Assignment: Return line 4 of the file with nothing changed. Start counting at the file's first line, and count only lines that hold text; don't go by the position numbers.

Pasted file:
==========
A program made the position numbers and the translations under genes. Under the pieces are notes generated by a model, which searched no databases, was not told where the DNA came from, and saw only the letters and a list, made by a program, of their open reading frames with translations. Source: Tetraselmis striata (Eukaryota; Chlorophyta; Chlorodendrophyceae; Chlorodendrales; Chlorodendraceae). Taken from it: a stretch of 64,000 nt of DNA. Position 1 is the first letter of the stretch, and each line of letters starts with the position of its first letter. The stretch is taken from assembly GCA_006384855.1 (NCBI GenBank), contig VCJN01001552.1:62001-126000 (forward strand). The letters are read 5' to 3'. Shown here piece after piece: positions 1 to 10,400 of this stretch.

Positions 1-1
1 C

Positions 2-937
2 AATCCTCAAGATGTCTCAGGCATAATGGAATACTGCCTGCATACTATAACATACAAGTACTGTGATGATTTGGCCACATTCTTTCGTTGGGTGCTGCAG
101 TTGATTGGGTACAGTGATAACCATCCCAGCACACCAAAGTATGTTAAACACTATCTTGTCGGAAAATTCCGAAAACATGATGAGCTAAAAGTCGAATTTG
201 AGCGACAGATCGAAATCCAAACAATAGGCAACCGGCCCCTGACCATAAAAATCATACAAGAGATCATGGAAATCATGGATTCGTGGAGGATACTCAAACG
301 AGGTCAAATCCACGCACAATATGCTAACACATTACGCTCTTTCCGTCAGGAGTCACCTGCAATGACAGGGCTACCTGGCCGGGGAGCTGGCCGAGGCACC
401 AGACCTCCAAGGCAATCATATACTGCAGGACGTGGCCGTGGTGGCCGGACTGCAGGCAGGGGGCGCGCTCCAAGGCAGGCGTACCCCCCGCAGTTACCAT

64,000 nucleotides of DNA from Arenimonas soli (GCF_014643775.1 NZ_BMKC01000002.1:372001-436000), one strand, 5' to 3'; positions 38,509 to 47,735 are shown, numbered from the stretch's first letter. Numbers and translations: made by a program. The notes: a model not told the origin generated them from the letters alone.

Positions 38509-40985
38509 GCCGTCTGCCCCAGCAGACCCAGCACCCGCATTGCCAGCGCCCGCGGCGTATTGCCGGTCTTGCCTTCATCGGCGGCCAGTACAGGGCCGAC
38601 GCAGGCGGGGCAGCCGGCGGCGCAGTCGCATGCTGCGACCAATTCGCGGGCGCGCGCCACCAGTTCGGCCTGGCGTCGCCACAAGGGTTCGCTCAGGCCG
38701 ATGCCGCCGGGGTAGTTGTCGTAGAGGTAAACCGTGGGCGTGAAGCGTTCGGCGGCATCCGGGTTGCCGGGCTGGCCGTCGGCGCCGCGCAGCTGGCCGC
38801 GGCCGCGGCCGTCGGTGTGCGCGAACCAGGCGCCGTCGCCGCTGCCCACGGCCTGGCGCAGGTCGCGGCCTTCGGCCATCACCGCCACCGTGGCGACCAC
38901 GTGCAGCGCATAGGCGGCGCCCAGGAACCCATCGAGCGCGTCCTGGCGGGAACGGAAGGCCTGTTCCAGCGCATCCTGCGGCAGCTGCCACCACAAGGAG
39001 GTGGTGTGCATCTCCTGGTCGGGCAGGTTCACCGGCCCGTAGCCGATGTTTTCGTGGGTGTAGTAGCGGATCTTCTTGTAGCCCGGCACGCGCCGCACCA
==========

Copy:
Positions 2-937